Ranking Member DeLauro Floor Remarks in Opposition to the 2024 Homeland Security Funding Bill

2023-09-27 15:36

Congresswoman Rosa DeLauro (D-CT-03), Ranking Member of the House Appropriations Committee, delivered the following remarks on the House Floor in opposition to H.R. 4367, the fiscal year 2024 Homeland Security bill:

The Homeland Security Appropriations bill before us weakens our national security, defunds border security, harms the Homeland Security workforce, and leaves Americans vulnerable to escalating disasters.

That we are debating this bill on September 27, three days before the end of the fiscal year, when House Republicans have provided no path forward to keep our government open is irresponible. The House majority has exhibited their own inability and unwillingness to govern by ensuring this bill cannot become law without other partisan legislation moving first. Rather than voting to keep our government open – and ensuring border protection officers and immigration officials get paid – Republicans are pursuing a path explicitly designed to shut down the federal government. A shutdown will have consequences for every American family – and on the border and border communities.

Mr. Speaker, Democrats do not support an open border. But let me be unequivocal. There is a crisis on our southern border. Our border communities are struggling with the influx of immigration. The status quo cannot be maintained. That much, we agree on.

Where the majority and minority differ is how we address this issue. We must continue to invest in our processing facilities and in transportation and medical care. We need to have an effective process of determining who is eligible to enter the country and who is not. And we must continue to invest in newer technology and in our immigration and border security officials, and invest in immigration judges.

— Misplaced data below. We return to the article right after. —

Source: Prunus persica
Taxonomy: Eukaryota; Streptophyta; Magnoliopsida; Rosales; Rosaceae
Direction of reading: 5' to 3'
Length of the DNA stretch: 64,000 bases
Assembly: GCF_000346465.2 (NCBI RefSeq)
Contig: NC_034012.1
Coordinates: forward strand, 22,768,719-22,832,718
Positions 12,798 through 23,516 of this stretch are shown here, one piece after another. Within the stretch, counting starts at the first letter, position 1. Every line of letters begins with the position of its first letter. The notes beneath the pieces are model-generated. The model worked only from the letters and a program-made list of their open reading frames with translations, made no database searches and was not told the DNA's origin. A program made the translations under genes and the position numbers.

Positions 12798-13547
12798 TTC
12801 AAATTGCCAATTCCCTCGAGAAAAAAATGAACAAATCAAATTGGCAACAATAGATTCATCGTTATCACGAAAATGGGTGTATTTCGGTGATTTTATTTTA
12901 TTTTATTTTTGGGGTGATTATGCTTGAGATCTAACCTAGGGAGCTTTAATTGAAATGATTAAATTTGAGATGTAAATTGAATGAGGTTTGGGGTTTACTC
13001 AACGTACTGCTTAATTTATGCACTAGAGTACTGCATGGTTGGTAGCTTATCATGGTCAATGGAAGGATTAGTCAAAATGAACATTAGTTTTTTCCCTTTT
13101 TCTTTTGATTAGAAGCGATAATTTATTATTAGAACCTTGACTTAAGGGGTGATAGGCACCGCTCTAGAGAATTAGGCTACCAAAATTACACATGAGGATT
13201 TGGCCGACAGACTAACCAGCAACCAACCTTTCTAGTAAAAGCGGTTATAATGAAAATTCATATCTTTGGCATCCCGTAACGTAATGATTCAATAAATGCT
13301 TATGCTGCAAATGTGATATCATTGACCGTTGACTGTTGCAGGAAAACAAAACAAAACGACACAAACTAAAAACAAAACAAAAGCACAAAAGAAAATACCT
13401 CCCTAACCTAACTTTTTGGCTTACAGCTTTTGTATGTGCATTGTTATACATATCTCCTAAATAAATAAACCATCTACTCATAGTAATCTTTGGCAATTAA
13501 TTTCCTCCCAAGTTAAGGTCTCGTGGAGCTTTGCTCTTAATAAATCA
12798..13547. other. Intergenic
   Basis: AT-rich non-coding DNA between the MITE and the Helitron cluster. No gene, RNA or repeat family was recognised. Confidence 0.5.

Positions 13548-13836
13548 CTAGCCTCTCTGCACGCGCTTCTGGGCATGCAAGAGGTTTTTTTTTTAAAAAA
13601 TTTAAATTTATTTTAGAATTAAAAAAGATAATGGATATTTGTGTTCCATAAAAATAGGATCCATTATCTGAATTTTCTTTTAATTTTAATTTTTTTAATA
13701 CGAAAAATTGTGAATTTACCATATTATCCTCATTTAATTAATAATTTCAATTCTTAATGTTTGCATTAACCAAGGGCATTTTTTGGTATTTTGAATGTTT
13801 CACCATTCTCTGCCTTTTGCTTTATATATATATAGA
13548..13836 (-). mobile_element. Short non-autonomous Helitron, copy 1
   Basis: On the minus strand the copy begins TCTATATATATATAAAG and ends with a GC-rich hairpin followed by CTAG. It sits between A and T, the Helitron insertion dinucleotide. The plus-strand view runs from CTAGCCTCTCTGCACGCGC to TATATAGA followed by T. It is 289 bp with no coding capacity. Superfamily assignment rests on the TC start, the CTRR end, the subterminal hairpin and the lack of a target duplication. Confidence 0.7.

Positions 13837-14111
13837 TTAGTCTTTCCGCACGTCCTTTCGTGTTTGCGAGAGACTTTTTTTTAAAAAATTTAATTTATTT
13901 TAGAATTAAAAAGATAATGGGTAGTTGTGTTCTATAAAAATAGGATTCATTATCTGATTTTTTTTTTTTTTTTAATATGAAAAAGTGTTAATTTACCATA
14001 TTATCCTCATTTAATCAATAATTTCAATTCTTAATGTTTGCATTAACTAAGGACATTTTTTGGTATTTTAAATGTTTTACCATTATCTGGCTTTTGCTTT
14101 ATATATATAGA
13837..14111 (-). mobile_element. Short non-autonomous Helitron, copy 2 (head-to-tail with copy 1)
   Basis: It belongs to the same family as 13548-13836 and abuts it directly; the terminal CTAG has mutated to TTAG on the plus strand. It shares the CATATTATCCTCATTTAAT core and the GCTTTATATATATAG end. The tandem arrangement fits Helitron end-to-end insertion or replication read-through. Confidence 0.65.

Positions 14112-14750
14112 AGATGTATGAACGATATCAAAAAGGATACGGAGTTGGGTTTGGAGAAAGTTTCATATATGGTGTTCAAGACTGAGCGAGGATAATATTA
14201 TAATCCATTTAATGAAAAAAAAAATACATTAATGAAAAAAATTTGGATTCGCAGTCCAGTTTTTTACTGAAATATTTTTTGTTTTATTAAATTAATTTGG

But we also must think bigger, and broader, and bolder. We cannot hope to resolve this issue if we only begin addressing it right at the border. We must invest in our partnerships with Latin American countries, and fund the expansion of Safe Mobility Offices. Our Republican colleagues refuse to negotiate with Democrats on these issues. We were kept on the sidelines, and thus this bill does not make the sound investments that would actually reduce the burden on our border facilities and our communities.

This bill misses important opportunities to address the dire opioid crisis that we face as a nation, and it provides insufficient funding for ports of entry where the vast majority of these drugs enter our country.

We should be focusing resources where we agree they are needed most, like combatting fentanyl crossing the border, helping our border communities, advancing our cybersecurity posture, and protecting Americans from violent extremism and foreign adversaries.

I am also deeply concerned about the conditions that greet migrants and asylum seekers – people who leave their homes out of desperation and necessity. We have a responsibility to ensure the safety of these migrants, especially children, and to provide resources so that those entitled to stay under our immigration laws can do so. Please understand – by law – the United States is required to take in unaccompanied children, screen them, house them, and provide safe placement.

This bill leaves Americans vulnerable to the growing number and increasing severity of natural disasters, exposes Americans to foreign threats with inadequate cyber and infrastructure security investments, and does not fully fund the Transportation Security Administration personnel. House Republicans claim to care about oversight, but this bill proposes several cuts to programs throughout the Department of Homeland Security which are critical to the oversight of our immigration facilities. This bill also eliminates discretionary funding for refugee processing – shifting the burden of those costs to an already backlogged and overwhelmed system.

We all know the enactment of appropriations will require bipartisan agreement on sound investments, not reckless cuts and partisan policy riders. Let us focus on opening the government. There is a bipartisan bill in the Senate. I yield back.


118th Congress